Tina Turner’s Great-Grandfather was a Slave, But What’s Slav Got to Do With It?
One thing to be careful about is that “Slave” may in fact be a legitimate surname or at least a transcription of a legitimate surname. It appears that a number of people from the Baltics and other eastern European states were either named or referred to as “Slave.” So you can be sure that Slave Dimitriss who arrived in New York on 21 April 1910 from Southampton was not a former African bondman. But records can be tricky. How can you with great confidence tell a slave from a Slav?
First, look at the geographical area to which the record refers. Slaves tend to be found in the South; Slavs, not so much. Slavs generally are found in northern cities; Slaves, not so much. Then look to the time period. Slaves are generally so referred to prior to 1865; Slavs generally later than that. Look at first names as a clue. If there is a place of birth or race listed in your record, that’s a clear giveaway.
Of course, for every rule, there is the ambiguous case. So for example, what’s up with 18 year-old Ellen L. Slave of Waterbury, Connecticut, enumerated on the 1860 census of New Haven County, Connecticut? Answer: we could take a guess, but we really don’t know without more. Or how about the “Slaves” of Edmonson County, Kentucky on the 1860 census? Well, this is probably just a transcription error.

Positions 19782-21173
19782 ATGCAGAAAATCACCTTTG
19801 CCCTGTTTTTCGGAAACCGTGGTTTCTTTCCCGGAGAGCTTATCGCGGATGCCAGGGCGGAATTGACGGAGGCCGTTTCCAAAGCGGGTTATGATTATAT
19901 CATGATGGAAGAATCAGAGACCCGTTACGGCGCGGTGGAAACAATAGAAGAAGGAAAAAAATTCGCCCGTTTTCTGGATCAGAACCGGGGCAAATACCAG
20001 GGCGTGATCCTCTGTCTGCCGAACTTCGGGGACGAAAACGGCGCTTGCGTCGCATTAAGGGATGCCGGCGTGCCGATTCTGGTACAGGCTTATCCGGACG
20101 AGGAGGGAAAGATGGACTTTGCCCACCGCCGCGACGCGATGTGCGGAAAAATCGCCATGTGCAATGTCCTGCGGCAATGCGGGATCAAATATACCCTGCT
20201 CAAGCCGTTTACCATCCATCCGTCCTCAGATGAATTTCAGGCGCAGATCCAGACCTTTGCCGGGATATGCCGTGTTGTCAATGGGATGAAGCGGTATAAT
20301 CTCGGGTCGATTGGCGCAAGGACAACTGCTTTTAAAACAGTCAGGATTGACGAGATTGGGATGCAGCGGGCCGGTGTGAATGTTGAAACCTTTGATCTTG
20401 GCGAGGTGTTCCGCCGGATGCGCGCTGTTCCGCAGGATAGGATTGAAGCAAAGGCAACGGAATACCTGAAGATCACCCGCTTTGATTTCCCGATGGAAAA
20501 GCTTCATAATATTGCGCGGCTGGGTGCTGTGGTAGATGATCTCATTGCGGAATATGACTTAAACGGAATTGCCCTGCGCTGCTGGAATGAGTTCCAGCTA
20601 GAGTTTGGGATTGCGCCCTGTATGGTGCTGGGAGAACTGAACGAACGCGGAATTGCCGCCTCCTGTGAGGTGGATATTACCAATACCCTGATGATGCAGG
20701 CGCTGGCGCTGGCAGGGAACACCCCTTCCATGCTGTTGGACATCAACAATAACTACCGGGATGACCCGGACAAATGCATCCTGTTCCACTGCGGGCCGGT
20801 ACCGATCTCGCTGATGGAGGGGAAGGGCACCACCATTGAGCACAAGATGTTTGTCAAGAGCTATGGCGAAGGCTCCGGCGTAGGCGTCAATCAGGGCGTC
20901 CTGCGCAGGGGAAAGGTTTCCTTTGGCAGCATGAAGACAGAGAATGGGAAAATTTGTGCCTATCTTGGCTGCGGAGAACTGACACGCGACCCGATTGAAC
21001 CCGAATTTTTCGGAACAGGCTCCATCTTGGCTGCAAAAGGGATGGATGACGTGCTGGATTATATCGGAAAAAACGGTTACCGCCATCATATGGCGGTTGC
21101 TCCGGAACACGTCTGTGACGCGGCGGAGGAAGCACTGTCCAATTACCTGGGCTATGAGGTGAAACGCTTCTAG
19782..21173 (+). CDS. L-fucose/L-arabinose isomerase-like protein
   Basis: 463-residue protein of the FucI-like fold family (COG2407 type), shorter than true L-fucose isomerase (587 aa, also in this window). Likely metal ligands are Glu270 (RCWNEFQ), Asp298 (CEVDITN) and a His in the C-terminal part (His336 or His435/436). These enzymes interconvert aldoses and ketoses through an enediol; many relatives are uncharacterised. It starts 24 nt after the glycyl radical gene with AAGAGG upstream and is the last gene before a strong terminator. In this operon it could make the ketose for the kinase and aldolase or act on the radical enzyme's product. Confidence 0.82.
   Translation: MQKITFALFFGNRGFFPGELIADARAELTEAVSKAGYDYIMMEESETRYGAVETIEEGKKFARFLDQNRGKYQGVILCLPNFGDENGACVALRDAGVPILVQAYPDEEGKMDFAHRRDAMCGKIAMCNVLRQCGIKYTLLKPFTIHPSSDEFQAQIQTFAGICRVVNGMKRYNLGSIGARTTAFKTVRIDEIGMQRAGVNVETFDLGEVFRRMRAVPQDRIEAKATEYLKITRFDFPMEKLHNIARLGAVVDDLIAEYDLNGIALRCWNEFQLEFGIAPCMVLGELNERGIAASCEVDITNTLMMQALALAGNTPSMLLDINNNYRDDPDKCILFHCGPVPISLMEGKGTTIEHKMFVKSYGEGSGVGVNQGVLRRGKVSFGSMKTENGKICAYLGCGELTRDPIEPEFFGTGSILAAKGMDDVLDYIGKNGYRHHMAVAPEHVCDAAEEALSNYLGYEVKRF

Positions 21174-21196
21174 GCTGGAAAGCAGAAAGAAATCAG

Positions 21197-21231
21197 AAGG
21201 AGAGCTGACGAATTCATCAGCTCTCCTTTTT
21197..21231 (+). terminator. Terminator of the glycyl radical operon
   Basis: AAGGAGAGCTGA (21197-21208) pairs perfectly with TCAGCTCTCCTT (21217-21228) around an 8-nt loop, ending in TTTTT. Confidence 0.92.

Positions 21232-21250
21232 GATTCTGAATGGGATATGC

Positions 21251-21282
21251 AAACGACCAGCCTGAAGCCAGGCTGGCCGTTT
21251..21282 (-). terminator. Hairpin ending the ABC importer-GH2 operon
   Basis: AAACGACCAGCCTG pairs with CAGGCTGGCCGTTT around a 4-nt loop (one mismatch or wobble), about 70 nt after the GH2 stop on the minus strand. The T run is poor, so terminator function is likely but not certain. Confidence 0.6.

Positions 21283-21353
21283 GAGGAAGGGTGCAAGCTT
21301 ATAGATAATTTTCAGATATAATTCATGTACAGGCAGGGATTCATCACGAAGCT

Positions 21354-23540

“Slave” also turns up as a surname from the United Kingdom, especially Ireland and Scotland.
Other non-standard searches to find African-Americans include searching the word “Negro” as a first name or surname or the word “colored” as a first name or surname. These searches yield information that when combined with other information may help identify pre-1870 African-American ancestors. For example, a search on the word “colored” results in over 100 records in Ancestry.com’s St Louis City Death Records.
The Last Word
We’ve seen that it is not true that slaves did not appear by name in the census until 1870. We’ve also learned that a number of records can be accessed by racial description in a name search. That, of course, is because of the way records were kept in a different era. And speaking of racial descriptions in a different era, some of you may be wondering the same thing I was wondering. I’ll get to that in the next post.
June 14, 2008 Saturday at 1:05 am